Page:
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Top cashflow tips

Whether it’s managing invoices or offering flexible payments, find out how you could avoid common cashflow pitfalls. 

Tips for managing cashflow

Cashflow is critical for businesses large and small. Managed well, cashflow can help fund growth and provide support during difficult times. Managed poorly, it can cause serious problems for even the most promising businesses.

Managing cashflow needn’t be complicated and even if finance isn’t your strong point, there are simple strategies to help avoid the most common problems. 

1. Plan for payments

Set money aside from your business current account for bills (tax, utilities and so on) to avoid being caught short when payments are due – you can create multiple Barclays savings accounts for this and rename them to help you keep track.

Use a similar strategy to plan for those busy times you are able to forecast, or for when you’re thinking of expanding. Having spare cash on hand for extra staff, new equipment or fresh supplies could be the difference between being able to ramp up business to meet demand in peak periods and running out of money.

Businesses need money to grow. A £100k contract may boost turnover, but the invoice may not be paid for 60 days and a business might need £10k in the bank for cover in the meantime.

Ranjot Kaur, Barclays Business Direct Manager

2. Don’t overlook invoices

The sooner you invoice, the sooner you’re likely to be paid – so invoice as soon as a job or order is complete. You can send an invoice by email immediately using Barclays Invoicing1 – it’s free with Barclays Mobile Banking.

Payment terms on your invoices make it clear when you expect to be paid and don’t ignore overdue invoices. Don’t be afraid to chase unpaid invoices, either – late payments disrupt cashflow and could put your business at risk.

3. Offer flexible payments

Helping customers spread the cost of large purchases may encourage more sales and can ease cashflow – smaller timely payments are better than large late ones. Offering online card payments could also make payments easier for your customers – and the cash appears more quickly than payment by cheque.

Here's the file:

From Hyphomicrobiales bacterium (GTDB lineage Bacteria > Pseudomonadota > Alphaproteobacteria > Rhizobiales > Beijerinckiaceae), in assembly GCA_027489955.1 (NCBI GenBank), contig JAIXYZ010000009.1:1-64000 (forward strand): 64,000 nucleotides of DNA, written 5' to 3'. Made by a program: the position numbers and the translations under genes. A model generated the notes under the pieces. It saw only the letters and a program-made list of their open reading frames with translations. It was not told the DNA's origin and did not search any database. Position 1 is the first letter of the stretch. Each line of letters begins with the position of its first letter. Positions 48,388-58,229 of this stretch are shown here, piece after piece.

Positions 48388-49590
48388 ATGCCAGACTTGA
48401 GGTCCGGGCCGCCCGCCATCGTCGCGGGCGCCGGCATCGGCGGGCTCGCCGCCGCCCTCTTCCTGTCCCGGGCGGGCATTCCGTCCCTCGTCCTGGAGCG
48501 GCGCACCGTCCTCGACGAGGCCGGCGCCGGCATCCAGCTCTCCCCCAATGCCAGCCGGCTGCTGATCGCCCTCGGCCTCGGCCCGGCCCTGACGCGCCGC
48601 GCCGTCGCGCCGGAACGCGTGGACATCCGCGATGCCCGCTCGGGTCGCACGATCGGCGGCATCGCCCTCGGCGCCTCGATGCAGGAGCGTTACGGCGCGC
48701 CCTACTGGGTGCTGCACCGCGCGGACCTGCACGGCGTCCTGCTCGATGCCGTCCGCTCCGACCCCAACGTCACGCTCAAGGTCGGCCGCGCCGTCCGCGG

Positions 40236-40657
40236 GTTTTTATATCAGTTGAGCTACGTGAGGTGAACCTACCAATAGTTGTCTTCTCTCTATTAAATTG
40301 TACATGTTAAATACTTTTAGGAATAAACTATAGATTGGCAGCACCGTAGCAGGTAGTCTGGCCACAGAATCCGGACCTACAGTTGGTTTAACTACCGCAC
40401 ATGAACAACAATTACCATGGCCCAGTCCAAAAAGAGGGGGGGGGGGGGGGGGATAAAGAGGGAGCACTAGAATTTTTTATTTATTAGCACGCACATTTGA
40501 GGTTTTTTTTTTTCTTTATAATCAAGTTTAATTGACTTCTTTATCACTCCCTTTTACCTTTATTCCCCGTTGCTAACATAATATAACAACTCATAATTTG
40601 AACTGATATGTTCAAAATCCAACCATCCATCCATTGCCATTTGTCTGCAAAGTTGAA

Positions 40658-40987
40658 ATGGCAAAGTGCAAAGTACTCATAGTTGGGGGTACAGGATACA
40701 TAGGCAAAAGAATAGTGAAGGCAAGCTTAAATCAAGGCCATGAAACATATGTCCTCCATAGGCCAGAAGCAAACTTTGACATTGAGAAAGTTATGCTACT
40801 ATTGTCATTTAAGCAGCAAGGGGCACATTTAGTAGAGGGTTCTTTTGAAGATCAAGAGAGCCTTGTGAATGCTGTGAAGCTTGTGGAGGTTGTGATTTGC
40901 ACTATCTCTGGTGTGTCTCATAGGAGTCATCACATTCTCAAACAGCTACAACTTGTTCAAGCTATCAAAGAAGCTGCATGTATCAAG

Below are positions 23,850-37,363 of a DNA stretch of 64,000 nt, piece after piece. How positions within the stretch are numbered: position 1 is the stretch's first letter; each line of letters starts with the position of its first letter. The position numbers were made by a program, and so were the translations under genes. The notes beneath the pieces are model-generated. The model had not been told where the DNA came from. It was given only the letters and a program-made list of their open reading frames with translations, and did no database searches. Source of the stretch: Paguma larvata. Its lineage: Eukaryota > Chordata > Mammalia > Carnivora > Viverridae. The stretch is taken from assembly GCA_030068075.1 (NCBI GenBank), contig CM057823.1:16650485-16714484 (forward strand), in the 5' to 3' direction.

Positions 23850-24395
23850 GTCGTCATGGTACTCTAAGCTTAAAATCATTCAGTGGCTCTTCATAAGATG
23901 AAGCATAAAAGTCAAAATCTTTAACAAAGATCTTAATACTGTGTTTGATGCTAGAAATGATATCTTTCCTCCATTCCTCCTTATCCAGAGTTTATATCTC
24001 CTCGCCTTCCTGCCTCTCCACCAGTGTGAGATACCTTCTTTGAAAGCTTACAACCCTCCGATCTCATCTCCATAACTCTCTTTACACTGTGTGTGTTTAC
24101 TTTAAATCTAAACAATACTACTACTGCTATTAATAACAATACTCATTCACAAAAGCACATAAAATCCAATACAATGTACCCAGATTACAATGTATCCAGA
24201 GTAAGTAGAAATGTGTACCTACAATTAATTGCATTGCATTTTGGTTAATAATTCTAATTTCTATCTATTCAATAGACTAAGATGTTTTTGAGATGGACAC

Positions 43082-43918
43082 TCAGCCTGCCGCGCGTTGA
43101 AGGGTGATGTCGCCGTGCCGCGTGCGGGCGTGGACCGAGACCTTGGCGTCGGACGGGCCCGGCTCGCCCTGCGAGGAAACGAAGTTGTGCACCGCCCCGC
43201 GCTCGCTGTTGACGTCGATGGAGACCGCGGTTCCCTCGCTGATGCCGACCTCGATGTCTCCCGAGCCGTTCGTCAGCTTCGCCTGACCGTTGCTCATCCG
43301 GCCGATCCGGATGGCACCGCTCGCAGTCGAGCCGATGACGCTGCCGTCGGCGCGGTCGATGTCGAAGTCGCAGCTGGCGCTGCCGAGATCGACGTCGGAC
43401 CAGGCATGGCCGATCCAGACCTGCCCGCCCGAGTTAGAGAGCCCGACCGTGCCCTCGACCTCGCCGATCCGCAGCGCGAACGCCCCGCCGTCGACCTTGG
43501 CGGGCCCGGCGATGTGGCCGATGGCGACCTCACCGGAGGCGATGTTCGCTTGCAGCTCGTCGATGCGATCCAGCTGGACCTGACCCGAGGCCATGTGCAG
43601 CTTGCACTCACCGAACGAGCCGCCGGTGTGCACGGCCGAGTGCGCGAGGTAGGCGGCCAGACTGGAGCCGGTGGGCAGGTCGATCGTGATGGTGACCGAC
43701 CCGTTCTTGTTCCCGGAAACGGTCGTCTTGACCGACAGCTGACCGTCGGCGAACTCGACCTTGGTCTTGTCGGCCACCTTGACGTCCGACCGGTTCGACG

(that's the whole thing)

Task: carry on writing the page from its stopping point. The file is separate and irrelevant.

Dealing with cashflow problems

Cashflow problems don’t always mean a business is struggling, but they can create difficulties even when business is booming. Fortunately, there are simple strategies to adopt here, too.

1. Talk to your suppliers

Just as offering customers payment terms can help with inbound cashflow, asking suppliers for credit terms can help with outbound cashflow. Suppliers are likely to be just as keen as you to keep cashflow smooth.

Bank finance can be used to pay for materials when cashflow is tight, but think about other options. Asking suppliers for credit means an overdraft facility can be saved for an emergency.

Carlton West, Barclays Business Direct Manager

2. Think about short and long-term finance

A business overdraft or credit card could be an effective way to deal with minor short-term problems, while an unsecured ‘cash flow finance’ loan could help for larger amounts.

3. Don’t forget foreign currency

If you regularly trade overseas, a foreign currency account can also insulate your business against currency fluctuations and make cashflow more predictable.

Keeping a close eye on cashflow and taking steps to resolve potential issues sooner, rather than later, plays a big part in keeping things running smoothly.

If cashflow ever looks like it’s going to be a problem, or if you’re struggling now, talk to us about your business banking options today.

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